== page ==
Wednesday, 6 July 2016

No Crystal Stair

Reviewed by Anastasia Gonis

Classed as a documentary novel, No Crystal Stair covers the life and work of Lewis Michaux, an intelligent, but headstrong and wilful young man who starts his life with chaos and dreams of claiming an identity of his own. He finds his life’s path through his creation of the National Memorial African Bookstore in Harlem that sells books for black people by black writers. His intention is to educate African Americans about their origins and history, and instil in them a sense of pride and belief in who they are and what they can achieve. He starts with 5 books and ends with over 200,000, many of which are books for children.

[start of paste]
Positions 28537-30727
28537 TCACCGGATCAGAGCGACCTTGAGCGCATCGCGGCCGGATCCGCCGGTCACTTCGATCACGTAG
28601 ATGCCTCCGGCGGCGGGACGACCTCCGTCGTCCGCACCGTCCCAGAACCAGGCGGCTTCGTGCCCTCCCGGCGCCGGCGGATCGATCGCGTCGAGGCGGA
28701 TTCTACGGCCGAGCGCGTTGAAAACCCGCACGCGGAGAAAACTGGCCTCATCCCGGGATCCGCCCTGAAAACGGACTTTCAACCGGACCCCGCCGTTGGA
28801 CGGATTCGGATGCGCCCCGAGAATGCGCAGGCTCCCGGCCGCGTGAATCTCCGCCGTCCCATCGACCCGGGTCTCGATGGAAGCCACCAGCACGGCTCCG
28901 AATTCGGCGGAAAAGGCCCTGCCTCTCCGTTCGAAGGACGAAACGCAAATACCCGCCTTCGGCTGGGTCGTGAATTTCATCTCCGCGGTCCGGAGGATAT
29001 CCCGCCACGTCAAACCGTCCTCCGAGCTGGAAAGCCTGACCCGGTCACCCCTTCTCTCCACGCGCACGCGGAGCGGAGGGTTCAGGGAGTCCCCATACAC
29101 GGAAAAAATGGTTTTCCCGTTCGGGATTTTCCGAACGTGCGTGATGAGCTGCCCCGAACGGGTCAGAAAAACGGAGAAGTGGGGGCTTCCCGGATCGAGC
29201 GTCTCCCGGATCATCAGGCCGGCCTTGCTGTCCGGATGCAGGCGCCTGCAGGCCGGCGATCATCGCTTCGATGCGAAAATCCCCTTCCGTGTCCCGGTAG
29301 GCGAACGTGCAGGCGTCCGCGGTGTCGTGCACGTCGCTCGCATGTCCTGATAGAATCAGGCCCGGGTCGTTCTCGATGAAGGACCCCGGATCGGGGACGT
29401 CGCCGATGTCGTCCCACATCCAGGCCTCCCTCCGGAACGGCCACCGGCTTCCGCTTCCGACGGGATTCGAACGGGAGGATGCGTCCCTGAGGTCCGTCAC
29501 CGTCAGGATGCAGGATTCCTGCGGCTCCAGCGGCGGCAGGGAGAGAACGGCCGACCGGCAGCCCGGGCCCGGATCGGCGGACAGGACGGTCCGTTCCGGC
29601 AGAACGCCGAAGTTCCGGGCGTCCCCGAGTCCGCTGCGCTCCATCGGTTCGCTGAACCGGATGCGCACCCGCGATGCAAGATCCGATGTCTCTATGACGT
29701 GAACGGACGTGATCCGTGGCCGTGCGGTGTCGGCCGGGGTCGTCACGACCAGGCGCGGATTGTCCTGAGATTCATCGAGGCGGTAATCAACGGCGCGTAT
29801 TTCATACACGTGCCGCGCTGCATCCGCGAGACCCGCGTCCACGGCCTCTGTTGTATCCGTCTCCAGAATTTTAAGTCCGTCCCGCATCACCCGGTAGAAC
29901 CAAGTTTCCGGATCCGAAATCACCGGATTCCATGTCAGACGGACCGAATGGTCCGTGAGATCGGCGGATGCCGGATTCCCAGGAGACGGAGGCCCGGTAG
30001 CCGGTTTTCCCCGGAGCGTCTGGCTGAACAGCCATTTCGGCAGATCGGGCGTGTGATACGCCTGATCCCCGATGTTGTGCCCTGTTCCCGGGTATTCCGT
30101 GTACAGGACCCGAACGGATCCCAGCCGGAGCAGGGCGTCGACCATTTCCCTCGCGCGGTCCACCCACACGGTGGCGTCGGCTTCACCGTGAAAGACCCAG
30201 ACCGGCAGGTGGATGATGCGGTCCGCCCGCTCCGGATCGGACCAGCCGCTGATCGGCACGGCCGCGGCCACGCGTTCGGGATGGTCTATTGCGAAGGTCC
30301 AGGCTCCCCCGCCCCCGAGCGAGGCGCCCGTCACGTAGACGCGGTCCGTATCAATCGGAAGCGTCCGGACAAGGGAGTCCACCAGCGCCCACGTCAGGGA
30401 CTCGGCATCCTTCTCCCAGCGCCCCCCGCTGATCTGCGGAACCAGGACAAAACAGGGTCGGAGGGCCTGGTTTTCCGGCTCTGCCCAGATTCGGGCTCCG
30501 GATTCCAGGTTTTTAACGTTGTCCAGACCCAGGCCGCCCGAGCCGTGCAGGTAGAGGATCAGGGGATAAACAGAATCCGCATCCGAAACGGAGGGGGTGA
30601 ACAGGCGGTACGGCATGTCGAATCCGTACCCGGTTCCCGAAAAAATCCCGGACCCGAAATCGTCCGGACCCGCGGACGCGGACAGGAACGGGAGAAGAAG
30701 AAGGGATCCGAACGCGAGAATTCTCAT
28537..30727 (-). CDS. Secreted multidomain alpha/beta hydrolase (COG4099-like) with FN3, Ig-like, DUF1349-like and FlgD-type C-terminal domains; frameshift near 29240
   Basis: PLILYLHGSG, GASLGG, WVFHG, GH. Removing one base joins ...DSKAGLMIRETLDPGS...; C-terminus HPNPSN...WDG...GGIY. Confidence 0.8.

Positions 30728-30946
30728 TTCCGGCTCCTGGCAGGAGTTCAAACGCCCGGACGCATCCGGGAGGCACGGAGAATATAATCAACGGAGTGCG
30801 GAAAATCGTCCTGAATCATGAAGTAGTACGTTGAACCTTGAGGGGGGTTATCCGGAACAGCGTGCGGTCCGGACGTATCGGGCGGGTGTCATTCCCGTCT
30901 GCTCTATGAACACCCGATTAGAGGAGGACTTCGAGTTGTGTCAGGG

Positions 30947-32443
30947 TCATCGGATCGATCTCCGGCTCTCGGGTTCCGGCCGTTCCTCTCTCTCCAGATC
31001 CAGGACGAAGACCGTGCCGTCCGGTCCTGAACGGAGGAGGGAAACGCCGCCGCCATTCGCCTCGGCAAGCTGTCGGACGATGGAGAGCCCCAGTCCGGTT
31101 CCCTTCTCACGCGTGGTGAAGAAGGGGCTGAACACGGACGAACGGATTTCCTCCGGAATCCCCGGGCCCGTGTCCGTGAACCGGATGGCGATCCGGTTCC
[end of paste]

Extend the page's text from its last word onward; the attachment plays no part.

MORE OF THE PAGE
The book took years to research and write. It is presented in the first person narrative, drawing on various voices including Lewis’, and many famous people. This perfect approach allows the reader to see more than just a single view of each issue that is addressed.

Lewis’ story begins in 1906. It is set up in 7 sections and covers historical events, and personal milestones in Lewis’ life, up to 1974 when he was forced to relocate the bookshop.

This is a brilliant historical document and reference book that inspires. It reports on the influence Lewis Michaux’s passion for learning and encouraging others to do so, had on many famous black people, including Martin Luther King Jr., and Malcolm X. 

Riveting, detailed information on the historical changes that took place within that time frame, are well researched and presented. Every page is full of honesty and truth. I enjoyed this book greatly and will definitely revisit it time and again. It is ideal for the 12-102 year age group.

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